Stonemonger’s Guild: A union of dwarves hoping to exercise their market power on the world stage. Stonemongers can create golems using only gold, allowing them to raise an army without taking such a large hit to their population. However, dwarf populations are small compared to other races and golems are expensive to make. Dwarves build tunnels instead of roads. Tunnels are dark and cramped; ideal fighting conditions for Dwarves. People can enter and exit tunnels only in mountainous terrain, and are considered hidden while in tunnels. Various golems act as the core of the Stonemonger fighting force, accompanied by muskets and exotic siege weapons. Every turn, Stonemongers get (2%?) interest on any leftover gold. If a Stonemonger province is taken, the conquerors get ((Province’s dwarf population / Stonemonger dwarf population) * 100) percent of the Stonemongers’ gold stocks. The Stonemongers may be tempting targets, but they’re also fierce defenders.
Campaign win conditions: Grand Alliance member, more gold-per-turn than any other faction
Elysium: The primeval forces of nature, rising up as a counterbalance to civilized expansionism. Most of its recruits require a forest, and get stat bonuses if fighting in a forest. Elysium relies on massed weaker units, backed up by Nymphs, and heavy-hitters like treants and elementals. All summoned Nature creatures, if not bound to any other side (Unbound creatures can be summoned into enemy territory to cause havoc. Getting them to obey you costs extra Mana), will serve Elysium. If Elysium wins a campaign early, large numbers of non-hostile combatants will spawn in all Elysium-controlled areas, and all populations’ civilization will gradually decrease. This can be combated normally through Edicts.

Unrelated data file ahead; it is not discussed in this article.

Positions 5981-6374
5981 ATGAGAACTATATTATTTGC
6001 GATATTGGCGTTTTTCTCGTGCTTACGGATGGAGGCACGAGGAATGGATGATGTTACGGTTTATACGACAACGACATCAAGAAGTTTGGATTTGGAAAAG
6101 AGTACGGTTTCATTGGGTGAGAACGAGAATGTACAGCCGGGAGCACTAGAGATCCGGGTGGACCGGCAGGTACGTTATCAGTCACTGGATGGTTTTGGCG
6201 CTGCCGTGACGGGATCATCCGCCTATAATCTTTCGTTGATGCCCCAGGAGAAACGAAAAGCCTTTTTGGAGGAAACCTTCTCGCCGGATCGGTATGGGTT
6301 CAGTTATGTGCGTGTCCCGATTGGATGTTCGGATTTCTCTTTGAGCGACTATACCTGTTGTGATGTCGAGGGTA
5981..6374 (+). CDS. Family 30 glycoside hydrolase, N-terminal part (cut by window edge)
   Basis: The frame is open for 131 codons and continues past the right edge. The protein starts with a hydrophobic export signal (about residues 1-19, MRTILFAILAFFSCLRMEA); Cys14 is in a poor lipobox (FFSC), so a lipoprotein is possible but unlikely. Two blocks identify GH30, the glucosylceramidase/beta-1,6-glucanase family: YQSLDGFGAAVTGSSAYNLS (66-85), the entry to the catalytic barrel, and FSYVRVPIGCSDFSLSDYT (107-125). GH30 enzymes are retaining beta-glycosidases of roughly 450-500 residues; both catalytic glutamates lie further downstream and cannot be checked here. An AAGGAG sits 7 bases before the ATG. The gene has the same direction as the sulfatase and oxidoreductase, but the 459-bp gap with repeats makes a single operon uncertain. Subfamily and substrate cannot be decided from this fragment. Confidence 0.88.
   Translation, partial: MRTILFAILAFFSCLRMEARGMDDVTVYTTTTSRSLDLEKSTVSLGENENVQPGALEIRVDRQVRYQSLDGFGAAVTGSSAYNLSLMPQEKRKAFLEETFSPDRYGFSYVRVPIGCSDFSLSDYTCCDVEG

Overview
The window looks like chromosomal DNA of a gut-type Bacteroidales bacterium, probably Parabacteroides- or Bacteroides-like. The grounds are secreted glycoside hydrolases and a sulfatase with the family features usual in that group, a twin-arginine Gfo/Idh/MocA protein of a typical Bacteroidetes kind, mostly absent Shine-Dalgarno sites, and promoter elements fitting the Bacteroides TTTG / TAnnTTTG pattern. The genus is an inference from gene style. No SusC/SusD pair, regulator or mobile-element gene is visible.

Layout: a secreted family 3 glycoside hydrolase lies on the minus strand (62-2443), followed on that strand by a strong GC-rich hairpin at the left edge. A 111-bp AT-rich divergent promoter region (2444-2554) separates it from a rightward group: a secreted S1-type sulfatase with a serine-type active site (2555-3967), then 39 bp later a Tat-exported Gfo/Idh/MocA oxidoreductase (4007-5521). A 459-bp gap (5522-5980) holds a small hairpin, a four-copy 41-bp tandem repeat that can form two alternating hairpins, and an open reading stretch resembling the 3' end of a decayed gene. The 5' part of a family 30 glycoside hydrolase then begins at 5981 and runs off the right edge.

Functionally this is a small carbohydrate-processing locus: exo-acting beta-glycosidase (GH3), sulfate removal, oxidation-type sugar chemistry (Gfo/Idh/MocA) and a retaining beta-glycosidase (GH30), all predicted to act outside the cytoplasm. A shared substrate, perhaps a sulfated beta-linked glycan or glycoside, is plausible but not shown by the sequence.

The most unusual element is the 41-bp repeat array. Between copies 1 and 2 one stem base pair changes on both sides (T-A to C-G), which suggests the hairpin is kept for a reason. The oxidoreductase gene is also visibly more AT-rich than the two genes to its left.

Campaign win conditions: Dominates all civilized factions (not including elves, if they end up counting as civilized), subordinate to no-one (No Grand Alliance necessary)
Illulieliu: Basic Wood Elves, existing in harmony with nature. Masters of guerilla warfare and ranged attacks, and can move extremely quickly through forested provinces. Illuleiliu is somewhat primitive, and lacks high-quality weapons, armor and strongholds, relying instead on skill and caution. Their spellbook is shamanic in nature, with effective spells for manipulating the environment, conjuring spirits (including a form of undead) and binding forest powers to their service. They can also employ shamans in combat to slow and weaken enemies. Illulieliu has difficulty with enemies they can’t wear down or retreat from.
Campaign win conditions: Over (default average forested provinces + (total provinces / number of factions)) provinces must be forested, and non-subordinate in the Grand Alliance. Alternatively, Illulieliu wins with Elysium if they survive to it.
Far Realm: C’thulhu ahoy. Units from the Far Realm spread insanity in their wake, and simply being next to an insane province is a threat. An insane populace doesn’t produce, and obeys the Far Realm without regard for its own safety. Eldritch monstrosities are extremely powerful, but can only exist in areas with a suitable amount of insanity. Lesser eldritch creatures tend to be stealthy and adept at spreading insanity. Captured provinces will be extremely unhappy with Far Realm rule, but only for the (probably few) turns they remain sane. All summoned eldritch creatures (if other factions can even do so), if not bound to any other side, serve the Far Realm. If the Far Realm wins a campaign early, all Far Realm provinces will have a single Eldritch Monstrosity as powerful as the insanity can afford, and all provinces will slowly increase in insanity.
Campaign win conditions: At least 50% of world population is insane.
Devils: The devils have two dominant styles. Hordes of powerful melee infantry thunder across the land while more subtle devils pave the way by manipulating the other factions. The devils require a Portal Key to field any respectable army (details not yet provided), but in the standard campaign they start with the key. If they were hypothetically not to start with the key, they’d be playing the subtle game for quite a bit trying to get it and hit harder once they do. Devils have no bonuses defending even the strongest of fortresses, but who needs defense? They may have something to gain from employing ranged attackers from other races, but they’ll probably have low morale. The devils’ sizes combined with their penchant for offense means their supply lines are vulnerable. All summoned infernals not bound to any other side are under the devils’ control.
Campaign win conditions: Last faction standing. Devils don’t share.